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Common questions about guardianship of an elderly parent

On Behalf of | Nov 9, 2016 | Firm News, Long Term Care Planning |

If you have an elderly parent who is rapidly declining you may be considering guardianship to ensure that your parent’s best interests are met.

When should I consider guardianship?

In Ohio, guardianship is a very restrictive protective service and is reserved for those who are unable to see to their basic needs.

If your parent is suffering from debilitating health issues or severe mental illness, to the point where he or she is incapable of making choices about health care or finances, it may be time for a guardian to be appointed.

What is a guardian?

A guardian is typically appointed by a probate court to look after the affairs of an individual who is incapable of seeing to his or her own well-being.

One of three types of guardians may be appointed by the court. A guardian of the person will see to things such as living situation and medical treatment. A guardian of the estate handles finances and would have access to your parent’s bank accounts in order to pay bills or buy items on behalf of your parent. A guardian of the person and the estate has the authority to look after your parent’s personal and financial affairs.

If your parent is in failing health and needs to be moved into a health care facility, you may want to consider applying for guardianship of person and estate so that you will be able to make medical decisions on his or her behalf as well as see to any financial needs.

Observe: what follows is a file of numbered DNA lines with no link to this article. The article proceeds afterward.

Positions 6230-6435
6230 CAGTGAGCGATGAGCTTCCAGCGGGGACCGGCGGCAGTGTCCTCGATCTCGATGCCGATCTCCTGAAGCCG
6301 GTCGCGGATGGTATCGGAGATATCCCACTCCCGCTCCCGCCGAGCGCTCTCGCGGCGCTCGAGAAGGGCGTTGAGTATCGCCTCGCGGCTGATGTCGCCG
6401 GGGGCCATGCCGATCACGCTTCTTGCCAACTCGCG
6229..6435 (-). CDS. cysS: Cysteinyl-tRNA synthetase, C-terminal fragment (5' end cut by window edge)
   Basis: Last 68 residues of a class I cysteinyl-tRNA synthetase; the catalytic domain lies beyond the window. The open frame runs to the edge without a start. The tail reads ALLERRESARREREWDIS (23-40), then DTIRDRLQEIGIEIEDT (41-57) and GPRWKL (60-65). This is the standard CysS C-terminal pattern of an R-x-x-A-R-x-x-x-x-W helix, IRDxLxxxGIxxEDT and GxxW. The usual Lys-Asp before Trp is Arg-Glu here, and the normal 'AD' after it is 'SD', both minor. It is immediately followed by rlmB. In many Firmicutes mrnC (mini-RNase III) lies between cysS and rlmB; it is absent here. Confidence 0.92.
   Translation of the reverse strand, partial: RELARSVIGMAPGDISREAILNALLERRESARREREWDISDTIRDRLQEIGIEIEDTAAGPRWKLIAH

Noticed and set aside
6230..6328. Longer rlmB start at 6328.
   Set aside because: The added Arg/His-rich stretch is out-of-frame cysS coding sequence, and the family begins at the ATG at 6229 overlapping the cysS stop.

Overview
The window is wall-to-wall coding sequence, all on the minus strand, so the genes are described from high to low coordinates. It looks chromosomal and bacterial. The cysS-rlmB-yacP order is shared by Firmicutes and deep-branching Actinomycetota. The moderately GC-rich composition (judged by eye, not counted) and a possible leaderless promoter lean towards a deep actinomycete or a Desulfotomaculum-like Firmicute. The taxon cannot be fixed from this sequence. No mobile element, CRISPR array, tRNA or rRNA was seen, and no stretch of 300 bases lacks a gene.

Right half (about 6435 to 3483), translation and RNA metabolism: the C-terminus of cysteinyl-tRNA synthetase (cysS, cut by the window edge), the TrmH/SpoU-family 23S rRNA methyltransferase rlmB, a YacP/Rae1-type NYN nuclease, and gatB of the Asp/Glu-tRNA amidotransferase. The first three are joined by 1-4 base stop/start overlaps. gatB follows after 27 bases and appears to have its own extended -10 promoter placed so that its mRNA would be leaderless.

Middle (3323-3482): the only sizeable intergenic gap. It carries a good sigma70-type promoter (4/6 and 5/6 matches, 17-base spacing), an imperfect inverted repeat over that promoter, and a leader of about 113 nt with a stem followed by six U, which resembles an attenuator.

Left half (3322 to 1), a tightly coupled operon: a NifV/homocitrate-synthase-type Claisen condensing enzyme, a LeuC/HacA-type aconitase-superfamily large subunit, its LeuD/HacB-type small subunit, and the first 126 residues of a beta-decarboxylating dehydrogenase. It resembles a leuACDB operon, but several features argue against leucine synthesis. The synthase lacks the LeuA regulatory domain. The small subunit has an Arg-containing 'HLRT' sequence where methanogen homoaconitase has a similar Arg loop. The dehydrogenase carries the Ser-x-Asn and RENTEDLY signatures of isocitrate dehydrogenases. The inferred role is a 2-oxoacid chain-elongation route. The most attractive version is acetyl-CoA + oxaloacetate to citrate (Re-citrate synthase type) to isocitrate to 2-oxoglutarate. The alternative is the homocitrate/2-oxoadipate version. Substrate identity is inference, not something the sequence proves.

How do I become a guardian?

In order to become a guardian for your parent, an application must be filed with the local probate court. Before the court will decide on guardianship, you must be able to prove that your parent is incapable of taking care him- or herself. This will require a Statement of Expert Evaluation from a medical professional, such as a doctor, psychologist or psychiatrist.

Based on the evidence provided and its own investigation, the court will decide whether or not to proceed with a hearing. The judge will review the evidence and take testimony from next of kin, your parent and any other interested parties before determining if a guardian in necessary.

If the court decides that your parent needs a guardian and appoints you, you will be required to swear the Oath of the Guardian on record. You will also receive Letters of Guardianship from the court that documents the appointment.

If you have a parent in a declining health or mental state, it is important that you understand your options. For advice in such a situation, contact an attorn ey experienced in guardianships.

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